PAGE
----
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Nonprofit View: Lions Club a leader in the fight against diabetes

More than 29 million people in the United States have diabetes. Another 8.1 million people may be undiagnosed and unaware of their condition. Lions Clubs International has made diabetes one of its five global causes and has created a strategic objective to reduce the prevalence of diabetes and improve the quality of life for those diagnosed.

Diabetes can seriously affect the heart and blood vessels, eyes, kidneys, nerves and teeth. In most high-income countries, diabetes is a leading cause of cardiovascular disease, blindness, kidney failure, and lower limb amputation. It is expected to affect 629 million adults by 2045.

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Diabetes happens when your blood glucose, or blood sugar, is too high. Blood glucose is your main source of energy and comes from the food you eat. Insulin, a hormone made by the pancreas, helps glucose from food get into your cells to be used for energy.

The early signs and symptoms of diabetes can include frequent urination, increased thirst, always feeling hungry, feeling very tired, blurry vision, slow healing of cuts and wounds, tingling, numbness, or pain in the hands or feet, and patches of dark skin.

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There is no cure for diabetes, but it can go into remission. People can manage it with medication and lifestyle changes such as avoiding foods high in refined carbs and sugar; participating in physical activity on a regular basis; drinking water instead of other beverages; losing weight; quitting smoking; watch portion sizes; avoiding sedentary behaviors; eating a high fiber diet; consuming foods high in vitamin D or taking vitamin D supplements; and minimizing your intake of processed foods.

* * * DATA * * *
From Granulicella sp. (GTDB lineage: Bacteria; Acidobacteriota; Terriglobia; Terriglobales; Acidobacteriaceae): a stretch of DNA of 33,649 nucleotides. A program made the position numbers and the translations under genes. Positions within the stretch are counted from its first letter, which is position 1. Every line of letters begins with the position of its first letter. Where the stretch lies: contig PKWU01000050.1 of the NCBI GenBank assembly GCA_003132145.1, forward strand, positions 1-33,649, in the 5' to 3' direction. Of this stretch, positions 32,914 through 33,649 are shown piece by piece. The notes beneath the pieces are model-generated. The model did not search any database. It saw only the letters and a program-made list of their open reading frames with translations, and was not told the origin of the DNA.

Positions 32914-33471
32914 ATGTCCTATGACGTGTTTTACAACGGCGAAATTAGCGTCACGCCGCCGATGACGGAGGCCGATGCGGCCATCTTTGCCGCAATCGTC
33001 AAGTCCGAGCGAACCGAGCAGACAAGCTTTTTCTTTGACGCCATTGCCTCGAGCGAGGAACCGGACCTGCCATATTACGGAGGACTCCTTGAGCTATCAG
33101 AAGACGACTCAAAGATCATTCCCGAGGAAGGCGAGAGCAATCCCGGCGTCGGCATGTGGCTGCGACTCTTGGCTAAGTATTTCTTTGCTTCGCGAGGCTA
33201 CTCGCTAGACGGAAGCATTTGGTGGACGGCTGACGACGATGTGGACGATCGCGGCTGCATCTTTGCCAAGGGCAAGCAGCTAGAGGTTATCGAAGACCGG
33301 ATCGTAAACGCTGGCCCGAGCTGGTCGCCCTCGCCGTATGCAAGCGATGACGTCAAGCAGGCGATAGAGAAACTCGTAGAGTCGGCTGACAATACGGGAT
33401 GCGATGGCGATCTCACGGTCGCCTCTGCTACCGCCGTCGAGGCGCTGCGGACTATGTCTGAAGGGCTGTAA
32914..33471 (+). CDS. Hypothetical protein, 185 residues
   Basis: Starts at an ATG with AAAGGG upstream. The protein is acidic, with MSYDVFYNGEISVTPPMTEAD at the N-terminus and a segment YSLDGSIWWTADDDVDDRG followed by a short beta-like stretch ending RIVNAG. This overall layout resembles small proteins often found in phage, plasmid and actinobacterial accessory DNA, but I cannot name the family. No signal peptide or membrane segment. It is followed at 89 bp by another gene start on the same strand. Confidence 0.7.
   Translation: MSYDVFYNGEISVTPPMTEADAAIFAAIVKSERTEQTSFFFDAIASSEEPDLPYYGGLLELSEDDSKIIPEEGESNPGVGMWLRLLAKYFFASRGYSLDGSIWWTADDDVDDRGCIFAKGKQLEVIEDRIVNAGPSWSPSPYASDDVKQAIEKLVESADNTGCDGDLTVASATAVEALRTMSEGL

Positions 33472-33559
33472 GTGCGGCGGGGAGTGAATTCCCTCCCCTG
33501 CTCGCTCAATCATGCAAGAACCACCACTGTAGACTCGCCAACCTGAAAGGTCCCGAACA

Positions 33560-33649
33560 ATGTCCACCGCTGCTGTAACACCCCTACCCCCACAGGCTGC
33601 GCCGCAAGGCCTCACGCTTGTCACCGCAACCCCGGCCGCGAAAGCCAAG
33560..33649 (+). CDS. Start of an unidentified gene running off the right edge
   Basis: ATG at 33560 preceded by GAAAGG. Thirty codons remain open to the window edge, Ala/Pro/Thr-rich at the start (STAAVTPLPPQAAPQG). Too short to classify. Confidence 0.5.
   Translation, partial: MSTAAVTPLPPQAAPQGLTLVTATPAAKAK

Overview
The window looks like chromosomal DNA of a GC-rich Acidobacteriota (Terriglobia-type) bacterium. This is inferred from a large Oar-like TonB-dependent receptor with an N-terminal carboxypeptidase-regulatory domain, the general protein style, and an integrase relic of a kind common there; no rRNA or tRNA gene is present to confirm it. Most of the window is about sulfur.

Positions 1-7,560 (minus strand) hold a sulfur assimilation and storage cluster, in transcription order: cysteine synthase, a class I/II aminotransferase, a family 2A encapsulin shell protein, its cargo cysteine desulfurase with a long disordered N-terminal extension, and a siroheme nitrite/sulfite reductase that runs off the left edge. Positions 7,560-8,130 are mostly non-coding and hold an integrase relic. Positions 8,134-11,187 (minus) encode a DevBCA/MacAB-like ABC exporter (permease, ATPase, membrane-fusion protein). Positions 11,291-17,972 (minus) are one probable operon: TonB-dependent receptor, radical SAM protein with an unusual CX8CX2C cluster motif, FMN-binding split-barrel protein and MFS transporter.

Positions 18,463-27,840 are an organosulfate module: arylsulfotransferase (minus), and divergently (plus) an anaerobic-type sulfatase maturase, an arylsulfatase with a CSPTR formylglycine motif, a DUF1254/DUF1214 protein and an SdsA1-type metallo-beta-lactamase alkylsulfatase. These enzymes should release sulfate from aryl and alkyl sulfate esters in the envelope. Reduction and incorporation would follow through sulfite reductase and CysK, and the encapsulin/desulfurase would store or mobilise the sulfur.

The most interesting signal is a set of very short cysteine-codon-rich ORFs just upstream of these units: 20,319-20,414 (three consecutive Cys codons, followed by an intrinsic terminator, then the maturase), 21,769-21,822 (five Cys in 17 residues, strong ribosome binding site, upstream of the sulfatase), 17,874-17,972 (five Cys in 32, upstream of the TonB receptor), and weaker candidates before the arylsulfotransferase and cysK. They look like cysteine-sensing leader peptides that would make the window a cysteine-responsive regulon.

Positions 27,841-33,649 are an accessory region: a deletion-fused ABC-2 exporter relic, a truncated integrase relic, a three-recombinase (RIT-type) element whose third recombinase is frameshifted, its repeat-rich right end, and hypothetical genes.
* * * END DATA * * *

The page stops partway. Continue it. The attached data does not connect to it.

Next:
Local Lion, Tom Harney, president of the Taylorsville Winfield Lions Club, is very familiar with diabetes and its affects. Both his brother and sister have diabetes and they have suffered many of the serious and debilitating side effects of this disease. As both a Lion and sibling of diabetics, Lion Tom works tirelessly to raise funds for diabetes research and to send diabetic children to Lions Camp Merrick.

One of Lion Tom’s projects is the Region IV, Zone III golf tournament, currently still scheduled for May 22, at Oakmont Green Golf Course in Hampstead. Lion Tom is the leading fundraiser among all Lions working on this event.

Another of Lion Tom’s diabetes projects is the annual Diabetes Dance being held at the Taylorsville-Winfield Fire Department social hall, which is still scheduled for Saturday, May 2. The dance, from 8 p.m. to midnight, provides dancing, good music, raffles, door prizes and set-ups. Music will be provided by the Cyber Rocks Band. The cost is $40 per couple/$20 single. Bring your own beer or alcoholic beverages. 

All proceeds will go to diabetes awareness and Camp Merrick diabetic camperships for children. Since it’s inception, 7 years ago, the dance has raised over $5,000 for diabetes research. This year, Lion Tom’s goal is 120 dancers and $1,200 for diabetes projects.

For more information about the Diabetes Dance or the Zone Golf Tournament, contact Lion Tom at tom@tharcoinc.com, 410-875-9445 (home) or 443-250-4442 (cell).

Susan Bonura is president of the South Carroll Lioness Lions Club and is a past district governor for District 22W.

Each Monday, the Carroll County Times publishes a column from a local nonprofit, allowing them to share information about their organization and the issues facing it, as our editorial. To be considered, email cctnews@carrollcountytimes.com with the subject line “Nonprofit View.”

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